As the Canadian dollar continues to weaken and cross-border shopping traffic slows, Bellingham’s economy appears to be getting a boost from local shoppers.
The number of people passing through the five border crossings southbound into Whatcom County totaled less than 1.3 million in June, nearly 200,000 fewer people than the same time a year ago, according to data collected by Western Washington University’s Border Policy Research Institute.
About 6.6 million people crossed southbound by the mid-year point of 2015, down more than 1 million people compared to the same period in 2014.
Having a million fewer people coming into Whatcom County in a six-month period is having an impact on Whatcom County retailers, particularly along Meridian Street in Bellingham. With more available parking spaces and shorter lines at gas stations, Whatcom County residents are finding a less-frenzied shopping experience and are taking advantage of it.
At the Best Buy store on Meridian Street, the decline in Canadian traffic has been steady, but the number of Whatcom County shoppers has increased steadily, said Taylor Carter, specialty sales manager at the store.
“We haven’t had to make too many changes,” Carter said, noting that there are fewer people in the store overall, but not enough for the store to reduce work staff.
Tax receipts appear to be backing up the idea of increased spending by local residents. Overall retail sales tax revenue into the city of Bellingham through July is up 4.3 percent compared to a year earlier, said Brian Henshaw, finance director at the city. Tax revenue is a lagging indicator; the revenue that comes in for July is for sales that took place in May.
Nearly all of the retail categories are up year over year except for general merchandise, which incorporates many of the big-box stores. Some of the retail categories doing particularly well this year are ones that typically involve local shoppers, such as motor vehicles, vehicles parts and construction. Sales at restaurants are also up significantly.
“It really goes to the diversity of our retail economy that our numbers are relatively healthy,” Henshaw said.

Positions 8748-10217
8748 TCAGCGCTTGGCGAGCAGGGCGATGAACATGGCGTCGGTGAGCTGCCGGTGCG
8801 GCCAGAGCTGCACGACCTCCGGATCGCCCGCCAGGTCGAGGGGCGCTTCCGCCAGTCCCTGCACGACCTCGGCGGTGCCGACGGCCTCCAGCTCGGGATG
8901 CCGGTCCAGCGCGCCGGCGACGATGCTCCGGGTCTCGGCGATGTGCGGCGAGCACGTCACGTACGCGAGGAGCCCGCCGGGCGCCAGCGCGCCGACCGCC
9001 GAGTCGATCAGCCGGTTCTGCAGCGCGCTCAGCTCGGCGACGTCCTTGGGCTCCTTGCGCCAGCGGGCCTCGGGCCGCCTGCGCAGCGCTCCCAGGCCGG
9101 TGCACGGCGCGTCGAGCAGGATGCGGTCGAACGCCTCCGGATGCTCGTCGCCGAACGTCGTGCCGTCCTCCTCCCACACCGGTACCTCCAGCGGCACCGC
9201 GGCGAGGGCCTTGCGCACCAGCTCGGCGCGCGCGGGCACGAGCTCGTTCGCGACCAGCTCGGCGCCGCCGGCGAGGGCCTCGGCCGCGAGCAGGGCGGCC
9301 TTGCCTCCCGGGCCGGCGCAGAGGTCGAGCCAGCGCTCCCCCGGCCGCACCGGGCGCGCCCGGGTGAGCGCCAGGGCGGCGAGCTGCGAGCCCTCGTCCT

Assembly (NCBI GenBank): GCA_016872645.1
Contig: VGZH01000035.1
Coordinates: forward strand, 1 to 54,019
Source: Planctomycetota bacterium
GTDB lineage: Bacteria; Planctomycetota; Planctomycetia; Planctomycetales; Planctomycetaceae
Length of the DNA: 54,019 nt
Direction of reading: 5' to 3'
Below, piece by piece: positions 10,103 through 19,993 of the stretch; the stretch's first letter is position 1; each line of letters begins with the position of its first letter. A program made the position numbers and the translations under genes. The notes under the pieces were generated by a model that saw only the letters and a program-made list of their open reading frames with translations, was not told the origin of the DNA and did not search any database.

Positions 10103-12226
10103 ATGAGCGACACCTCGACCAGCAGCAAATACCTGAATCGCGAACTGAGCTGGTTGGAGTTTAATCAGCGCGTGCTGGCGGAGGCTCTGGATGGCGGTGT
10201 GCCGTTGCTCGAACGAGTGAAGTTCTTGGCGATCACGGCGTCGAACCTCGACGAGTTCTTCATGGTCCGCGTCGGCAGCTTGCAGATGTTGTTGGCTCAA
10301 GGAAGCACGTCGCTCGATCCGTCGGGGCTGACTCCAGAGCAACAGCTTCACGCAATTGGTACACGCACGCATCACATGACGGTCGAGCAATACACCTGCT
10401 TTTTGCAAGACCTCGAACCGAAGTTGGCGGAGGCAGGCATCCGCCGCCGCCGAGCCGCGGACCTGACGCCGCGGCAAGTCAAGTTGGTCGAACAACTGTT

The boost in local spending could be a result of a couple factors: A Whatcom County economy that’s seen some improvement and relatively low gas prices, said Hart Hodges, director of Western’s Center for Economic and Business Research. With the unemployment rate remaining under 6 percent and local consumers saving about $1 a gallon on gas compared to recent summers, it’s meant more money for discretionary spending.
One other factor that could be in play is an increase in visitors from the south. Many retailers have noticed more people coming in from areas north of Everett, said Guy Occhiogrosso, president of the Bellingham/Whatcom Chamber of Commerce & Industry. The recent influx of new stores in the area could be a factor in attracting those visitors, he said.
It also makes sense to Occhiogrosso that local spending is up because of the improving economy. One thing he’s noticed is many more people are switching jobs, which tells him that people are feeling more confident about the economy. A change of jobs also usually means a higher salary.
Still, general merchandise is Bellingham’s largest retail category, and an uptick in local spending won’t replace what the Canadians were spending when the loonie was near par with the U.S. dollar. The sales slide in that retail area has taken place over a 19-month period.
“We haven’t had to adjust the forecast, but (the general merchandise category) is a concern that is worth watching,” Henshaw said.
If the general merchandise category is to stabilize, it probably won’t come from Canadian shoppers in the short term. Last week the Canadian dollar was worth about 76 cents compared to the U.S. dollar. It’s the weakest the loonie has been in 11 years. Much of that has to do with the low oil prices, something U.S. consumers are benefiting from at the gas pump. The sluggish Canadian economy has also led to interest rate cuts, which also weaken the loonie.
Even with a weak currency, Canadians can still get some deals shopping in Whatcom County, but the deals just aren’t as good as in recent years. For example, a look at the Safeway sales fliers in Vancouver compared to the Bellingham Safeway flier indicate that items like chicken, two-liter bottles of Coca-Cola and Gatorade are less expensive in Whatcom County, even factoring in the currency conversion rate. Gas prices are still about 90 cents a gallon more in the Vancouver metro area compared to Bellingham.
In other areas such as hotel rooms and restaurants, it’s the Americans who can get good deals by visiting Canada. For Whatcom County residents, nearby Vancouver has become a more affordable big-city option with the stronger purchasing power of the U.S. dollar, said Occhiogrosso.
The weaker Canadian dollar does have one other potential positive for Whatcom County’s economy: increased Canadian investment. Occhiogrosso said with the sluggish Canadian economy, British Columbia businesses are looking for opportunities nearby, and the strong U.S. dollar is an attractive option, he said.
“For Canadian businesses, now is a good time if they want to enter the U.S. market,” Occhiogrosso said.
Taylor Carter’s first name was corrected July 28, 2015.
Reach Dave Gallagher at 360-715-2269 or firstname.lastname@example.org